While an almost ubiquitous feature of television wildlife documentaries filmed in sub-Saharan Africa, zebras generally play no more than a supporting or background role to their larger, fiercer or more abundant neighbours. Perhaps their resemblance to horses renders them too familiar to be generally considered as 'serious' lead players. Regardless, they possess their very own innate interest and the diversity that they represent is something I had cause to ponder on my travels to South Africa and Namibia last year, and now once again as I look ahead to our upcoming tours. One thing of particular interest is that there are three quite distinct species of zebra. They are distinguished by their distributions, behaviours and habitats. They also differ widely in abundance and are surprisingly distinct in appearance too.

If you have participated on one of our Serengeti Migration safaris, you would have seen the Plains Zebra. Also commonly called the Burchell’s Zebra, this is the prototypical “safari zebra” featured on television. It enjoys a wide distribution from Ethiopia in the northeast down into northern South Africa and Namibia.
The Plains Zebra generally occupies extensive grassy plains (as the name suggests) and recent total population estimates put it at 666,000 head, with 151,000 in the Serengeti alone! If you’ve visited Etosha National Park in Namibia or Chobe in Botswana, you have seen the same species but with some notable differences. This is because there are actually five subspecies of Plains Zebra in different parts of the range, and those in the far south tend to have reduced striping on their legs (and sometimes the belly) in addition to a peculiar “shadow striping” effect on the rump, evidenced by faint, narrower brown stripes alternating with the expected black stripes.
The second species is the Grévy’s Zebra. The largest of the three species, it is indigenous to Kenya and the Horn of Africa (including Ethiopia) where it generally inhabits more arid habitats than the Plains Zebra. At first glance it resembles a Plains Zebra of the Serengeti but it stands out by its very large ears, its tall erect mane and especially by its coat; its belly is conspicuously white and the rest of its coat is adorned with a higher density of stripes, the highest in fact of any zebra species. Also, the stripes in the neck are consistently broader than those on the rest of the body.
It also possesses a single, heavy black stripe running lengthwise down the top of its tail and surrounded by fine concentric stripes. Here are photos of Grévy's and Plains, for comparison.

This combination of features makes for a particularly striking appearance that has also made it the unfortunate target for skin collectors. As result of this and competition with livestock operations, Grévy’s Zebra is currently limited to just fragments of its historic range where it numbers perhaps 2,000 animals and is considered endangered.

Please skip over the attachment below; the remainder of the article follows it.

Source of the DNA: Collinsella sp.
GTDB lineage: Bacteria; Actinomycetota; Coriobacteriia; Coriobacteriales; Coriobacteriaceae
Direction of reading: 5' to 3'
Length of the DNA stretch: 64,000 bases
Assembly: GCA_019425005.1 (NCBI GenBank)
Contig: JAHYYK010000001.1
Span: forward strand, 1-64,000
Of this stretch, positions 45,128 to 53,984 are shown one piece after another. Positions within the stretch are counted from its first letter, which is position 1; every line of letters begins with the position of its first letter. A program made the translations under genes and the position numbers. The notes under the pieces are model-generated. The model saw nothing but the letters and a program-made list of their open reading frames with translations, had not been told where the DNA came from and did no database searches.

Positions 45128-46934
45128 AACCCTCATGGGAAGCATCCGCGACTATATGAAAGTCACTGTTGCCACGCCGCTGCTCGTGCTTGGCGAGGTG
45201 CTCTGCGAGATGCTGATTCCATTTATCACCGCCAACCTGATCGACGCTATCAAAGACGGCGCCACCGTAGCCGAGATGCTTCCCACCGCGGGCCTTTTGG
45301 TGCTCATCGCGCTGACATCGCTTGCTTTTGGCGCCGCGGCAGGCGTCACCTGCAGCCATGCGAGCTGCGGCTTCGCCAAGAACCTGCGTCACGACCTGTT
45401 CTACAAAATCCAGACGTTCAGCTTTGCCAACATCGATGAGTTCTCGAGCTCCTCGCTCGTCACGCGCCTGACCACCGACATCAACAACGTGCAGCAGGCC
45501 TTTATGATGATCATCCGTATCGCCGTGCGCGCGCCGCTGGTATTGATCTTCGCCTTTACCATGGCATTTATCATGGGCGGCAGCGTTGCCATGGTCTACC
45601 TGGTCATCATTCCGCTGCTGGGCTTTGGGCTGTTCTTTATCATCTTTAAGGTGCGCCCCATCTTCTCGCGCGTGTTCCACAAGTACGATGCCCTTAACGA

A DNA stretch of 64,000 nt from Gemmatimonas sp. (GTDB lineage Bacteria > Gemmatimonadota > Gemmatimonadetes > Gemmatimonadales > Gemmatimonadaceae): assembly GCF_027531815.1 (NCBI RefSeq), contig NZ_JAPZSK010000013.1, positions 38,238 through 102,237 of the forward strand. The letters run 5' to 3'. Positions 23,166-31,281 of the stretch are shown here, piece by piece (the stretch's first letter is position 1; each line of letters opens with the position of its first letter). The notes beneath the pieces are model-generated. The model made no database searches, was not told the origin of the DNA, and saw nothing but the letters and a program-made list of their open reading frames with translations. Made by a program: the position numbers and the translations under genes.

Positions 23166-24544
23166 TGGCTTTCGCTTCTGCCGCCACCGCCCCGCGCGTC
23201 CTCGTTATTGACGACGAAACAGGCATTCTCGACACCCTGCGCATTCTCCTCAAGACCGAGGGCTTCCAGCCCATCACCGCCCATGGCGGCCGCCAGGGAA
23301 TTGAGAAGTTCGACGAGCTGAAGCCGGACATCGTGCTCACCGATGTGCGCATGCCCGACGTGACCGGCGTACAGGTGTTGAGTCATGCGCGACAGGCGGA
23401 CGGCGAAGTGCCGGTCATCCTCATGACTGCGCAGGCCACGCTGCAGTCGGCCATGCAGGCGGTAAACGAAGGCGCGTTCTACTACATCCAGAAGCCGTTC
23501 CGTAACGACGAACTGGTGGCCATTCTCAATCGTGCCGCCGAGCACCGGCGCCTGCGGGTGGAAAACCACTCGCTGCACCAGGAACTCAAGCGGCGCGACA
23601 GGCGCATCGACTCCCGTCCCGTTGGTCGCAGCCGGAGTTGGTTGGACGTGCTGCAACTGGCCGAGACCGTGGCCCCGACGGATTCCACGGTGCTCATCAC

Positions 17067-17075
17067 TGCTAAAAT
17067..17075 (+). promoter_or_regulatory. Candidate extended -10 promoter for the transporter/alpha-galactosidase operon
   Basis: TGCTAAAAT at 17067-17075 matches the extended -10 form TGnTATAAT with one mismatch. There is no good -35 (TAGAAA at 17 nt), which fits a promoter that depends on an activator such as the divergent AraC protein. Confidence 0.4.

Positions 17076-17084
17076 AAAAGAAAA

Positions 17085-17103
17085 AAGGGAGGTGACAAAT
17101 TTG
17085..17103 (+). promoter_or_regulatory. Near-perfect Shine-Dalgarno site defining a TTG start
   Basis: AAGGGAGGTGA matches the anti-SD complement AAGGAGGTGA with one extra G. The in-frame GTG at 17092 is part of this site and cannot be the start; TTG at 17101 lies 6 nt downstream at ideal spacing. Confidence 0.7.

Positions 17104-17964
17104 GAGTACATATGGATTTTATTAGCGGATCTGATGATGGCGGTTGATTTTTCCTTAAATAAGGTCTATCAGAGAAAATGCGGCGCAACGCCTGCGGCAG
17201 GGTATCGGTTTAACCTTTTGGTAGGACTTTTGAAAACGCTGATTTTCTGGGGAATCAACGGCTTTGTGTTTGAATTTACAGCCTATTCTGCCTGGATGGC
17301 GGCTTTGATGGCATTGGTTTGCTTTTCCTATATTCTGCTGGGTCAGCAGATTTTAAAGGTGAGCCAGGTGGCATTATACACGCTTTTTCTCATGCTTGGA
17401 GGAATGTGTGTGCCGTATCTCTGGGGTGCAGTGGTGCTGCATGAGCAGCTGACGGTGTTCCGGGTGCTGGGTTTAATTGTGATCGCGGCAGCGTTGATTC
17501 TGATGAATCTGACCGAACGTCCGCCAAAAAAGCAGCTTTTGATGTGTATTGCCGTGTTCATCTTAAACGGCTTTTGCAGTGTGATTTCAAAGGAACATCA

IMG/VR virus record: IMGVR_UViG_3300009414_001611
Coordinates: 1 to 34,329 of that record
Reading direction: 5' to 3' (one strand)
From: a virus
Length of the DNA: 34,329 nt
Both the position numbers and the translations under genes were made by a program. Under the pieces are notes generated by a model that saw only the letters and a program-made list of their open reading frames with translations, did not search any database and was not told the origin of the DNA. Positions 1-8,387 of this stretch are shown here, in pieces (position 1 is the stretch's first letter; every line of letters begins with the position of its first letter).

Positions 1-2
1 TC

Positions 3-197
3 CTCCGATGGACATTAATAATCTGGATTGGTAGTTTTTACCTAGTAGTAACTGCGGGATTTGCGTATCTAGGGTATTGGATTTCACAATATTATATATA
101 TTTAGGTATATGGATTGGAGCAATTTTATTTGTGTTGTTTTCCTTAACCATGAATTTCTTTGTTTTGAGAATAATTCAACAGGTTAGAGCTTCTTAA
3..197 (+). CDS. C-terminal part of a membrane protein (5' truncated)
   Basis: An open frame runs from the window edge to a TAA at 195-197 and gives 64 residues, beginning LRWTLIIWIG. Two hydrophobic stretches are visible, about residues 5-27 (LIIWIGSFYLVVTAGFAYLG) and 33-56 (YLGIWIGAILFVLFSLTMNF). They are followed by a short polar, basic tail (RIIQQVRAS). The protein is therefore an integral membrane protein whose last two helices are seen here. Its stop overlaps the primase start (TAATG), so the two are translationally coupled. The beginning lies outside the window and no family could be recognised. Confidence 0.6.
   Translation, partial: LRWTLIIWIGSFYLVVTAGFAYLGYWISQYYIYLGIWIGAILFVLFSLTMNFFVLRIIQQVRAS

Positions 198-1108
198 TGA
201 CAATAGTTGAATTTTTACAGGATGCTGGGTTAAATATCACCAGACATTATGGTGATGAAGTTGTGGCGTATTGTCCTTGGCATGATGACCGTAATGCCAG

The third species and perhaps the least well-known is the Mountain Zebra. It ranges in western Namibia and the Cape of South Africa where – as the name suggests – it typically frequents mountainous and escarpment country. It is represented by two recognized subspecies, the Hartmann’s Mountain Zebra in the north and the Cape Mountain Zebra in the south. There are subtle differences between them but what they have in common is a clear belly and, in a reverse situation to the Grévy’s, broader stripes on the rump; these are so large as to be conspicuous even at great distance.
A couple of other foolproof (and intriguing) identification traits are visible only at close range. Mountain Zebras have a dewlap on the neck’s lower surface. Unique among the zebras, the dewlap presumably would help the animal to maintain an even body temperature in hot weather. The second trait is the pattern of stripes leading into the tail; rather than one or a few long stripes running lengthwise into the tail, there is a peculiar “grid iron” pattern of cross-wise stripes forming a triangle above the rump and parallel to the tail stripes. 
Mountain Zebras as a whole number about 9,000 individuals but the Cape subspecies is just a fraction of that at perhaps 500-700 individuals. Although this is a comparatively tiny number, it is a vast improvement from the all-time low of eleven individuals in the first part of the 20th Century! This remarkable recovery is a testament to some dedicated conservation efforts in South Africa where it has been re-introduced to some former haunts. One of these places is West Coast National Park. We look forward to seeing Cape Mountain Zebras here during our Best of the Cape tour next August and September as they graze amidst swaths of spring flowers. We may see the Hartmann's subspecies of Mountain Zebra in neighbouring Namibia nearer the coast.
For a chance to see the Grévy’s Zebra, consider our Ethiopia nature tour or let us create a bespoke tour including Kenya for you. 
And for the widespread Plains Zebra, consider Tanzania, BotswanaKenya, or Zambia.
Please e-mail me if you have any questions about planning your visit to Africa!